Keeping Kids Safe in Vehicles
In Minnesota, three out of four child seats are used incorrectly, and many parents aren’t aware of the restraint steps a child should progress through as they age and grow. A vehicle is the most dangerous place for children and crashes are the leading killer of children under age 14.
Children are best protected in the back seat. Because air bags were designed to protect average-sized adult males and NOT children they can be extremely dangerous to infant or young children seated in front of them. According to research conducted by CHOP, children exposed to air bags during a crash are twice as likely to suffer a serious injury.
Booster seats are the Law in Minnesota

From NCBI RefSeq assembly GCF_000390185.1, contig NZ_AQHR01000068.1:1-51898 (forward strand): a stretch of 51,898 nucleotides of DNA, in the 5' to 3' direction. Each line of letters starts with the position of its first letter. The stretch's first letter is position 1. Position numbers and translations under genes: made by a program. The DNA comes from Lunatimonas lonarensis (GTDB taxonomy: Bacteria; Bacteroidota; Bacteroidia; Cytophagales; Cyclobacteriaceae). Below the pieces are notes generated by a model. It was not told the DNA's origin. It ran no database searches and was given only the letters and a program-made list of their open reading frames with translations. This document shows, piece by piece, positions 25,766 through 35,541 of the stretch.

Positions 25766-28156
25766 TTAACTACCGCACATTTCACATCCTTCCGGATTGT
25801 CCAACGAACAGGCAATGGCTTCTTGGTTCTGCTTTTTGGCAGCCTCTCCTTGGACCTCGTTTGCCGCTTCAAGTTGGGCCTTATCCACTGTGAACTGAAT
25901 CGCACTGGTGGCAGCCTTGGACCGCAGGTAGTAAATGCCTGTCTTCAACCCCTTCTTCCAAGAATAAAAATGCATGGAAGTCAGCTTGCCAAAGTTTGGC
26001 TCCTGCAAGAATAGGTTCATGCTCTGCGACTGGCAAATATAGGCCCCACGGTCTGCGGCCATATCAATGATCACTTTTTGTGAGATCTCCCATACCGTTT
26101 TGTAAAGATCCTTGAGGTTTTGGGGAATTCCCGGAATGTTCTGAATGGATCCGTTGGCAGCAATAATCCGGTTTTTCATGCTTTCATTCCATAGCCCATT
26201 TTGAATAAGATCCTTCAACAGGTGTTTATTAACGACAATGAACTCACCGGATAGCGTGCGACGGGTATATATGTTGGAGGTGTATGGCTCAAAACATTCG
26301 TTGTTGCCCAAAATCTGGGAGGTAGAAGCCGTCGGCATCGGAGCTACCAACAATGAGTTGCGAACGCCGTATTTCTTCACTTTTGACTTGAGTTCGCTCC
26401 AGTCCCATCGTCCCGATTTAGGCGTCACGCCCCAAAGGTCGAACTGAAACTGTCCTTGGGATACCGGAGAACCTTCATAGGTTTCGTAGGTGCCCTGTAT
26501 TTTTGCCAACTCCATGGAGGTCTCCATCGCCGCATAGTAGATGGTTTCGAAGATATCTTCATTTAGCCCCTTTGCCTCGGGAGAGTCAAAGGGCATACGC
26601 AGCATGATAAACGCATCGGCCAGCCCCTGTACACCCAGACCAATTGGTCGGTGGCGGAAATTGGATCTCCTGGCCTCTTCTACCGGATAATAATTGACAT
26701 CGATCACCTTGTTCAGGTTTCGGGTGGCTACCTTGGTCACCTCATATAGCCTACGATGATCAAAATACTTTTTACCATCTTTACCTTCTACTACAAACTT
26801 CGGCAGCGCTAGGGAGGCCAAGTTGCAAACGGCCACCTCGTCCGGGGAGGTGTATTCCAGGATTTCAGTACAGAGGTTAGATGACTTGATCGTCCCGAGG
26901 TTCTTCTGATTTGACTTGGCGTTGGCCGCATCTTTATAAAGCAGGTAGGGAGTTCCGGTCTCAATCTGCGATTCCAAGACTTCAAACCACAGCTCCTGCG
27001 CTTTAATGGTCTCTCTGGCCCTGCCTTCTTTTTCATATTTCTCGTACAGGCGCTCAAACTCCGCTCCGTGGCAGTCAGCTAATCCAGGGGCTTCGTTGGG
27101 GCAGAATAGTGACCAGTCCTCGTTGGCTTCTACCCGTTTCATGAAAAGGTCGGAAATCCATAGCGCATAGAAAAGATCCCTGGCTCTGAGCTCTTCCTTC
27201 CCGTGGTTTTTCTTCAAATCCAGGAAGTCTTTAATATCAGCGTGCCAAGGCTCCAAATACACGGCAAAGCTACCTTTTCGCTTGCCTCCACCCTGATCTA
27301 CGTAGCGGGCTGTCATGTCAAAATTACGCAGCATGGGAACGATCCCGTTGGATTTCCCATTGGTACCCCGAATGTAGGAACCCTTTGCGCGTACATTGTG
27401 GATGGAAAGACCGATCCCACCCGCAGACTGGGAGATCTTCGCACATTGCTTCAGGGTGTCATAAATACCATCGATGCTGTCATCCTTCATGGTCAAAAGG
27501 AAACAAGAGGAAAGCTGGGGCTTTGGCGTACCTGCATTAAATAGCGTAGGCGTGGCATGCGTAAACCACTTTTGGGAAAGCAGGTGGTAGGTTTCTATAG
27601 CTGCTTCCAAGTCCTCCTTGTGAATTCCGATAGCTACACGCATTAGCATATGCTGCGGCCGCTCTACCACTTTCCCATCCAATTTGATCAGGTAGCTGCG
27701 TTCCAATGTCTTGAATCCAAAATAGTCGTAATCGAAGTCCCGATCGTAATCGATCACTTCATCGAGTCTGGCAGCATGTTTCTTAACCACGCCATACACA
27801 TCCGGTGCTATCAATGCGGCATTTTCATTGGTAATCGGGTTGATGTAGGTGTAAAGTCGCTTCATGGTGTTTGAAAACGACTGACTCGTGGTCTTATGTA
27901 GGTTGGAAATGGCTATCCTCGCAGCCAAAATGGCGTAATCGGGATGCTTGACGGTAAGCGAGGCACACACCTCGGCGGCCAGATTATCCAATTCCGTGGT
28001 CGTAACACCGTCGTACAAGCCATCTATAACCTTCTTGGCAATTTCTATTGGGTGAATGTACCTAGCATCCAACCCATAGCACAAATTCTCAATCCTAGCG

All children under age 8 must ride in a federally approved care seat or booster seat, unless the child is 4'9" or taller.
Learn more about Minnesota's child passenger safety law.
View "Just as Dangerous" — booster seat TV PSA.
Common Child Passenger Safety Mistakes
Turning a child from a rear-facing restraint to a forward-facing restraint too soon. American Academy of Pediatrics (AAP) now recommends keeping children rear-facing until 2 years old if possible.
Restraint is not secured tight enough — it should not shift more than one inch side-to-side or out from the seat.
Harness on the child is not tight enough — if you can pinch harness material, it’s too loose.
Retainer clip is up too high or too low — should be at the child’s armpit level.
The child is in the wrong restraint, read the car seat manual for height and weight guidelines.
A child is moved into a seatbelt to soon. Boosters are the law
Weight requirements are not followed for lower anchors. NHTSA advises not to use the lower anchors of LATCH if the combined weight of the child and the car seat combined is over 65 pounds.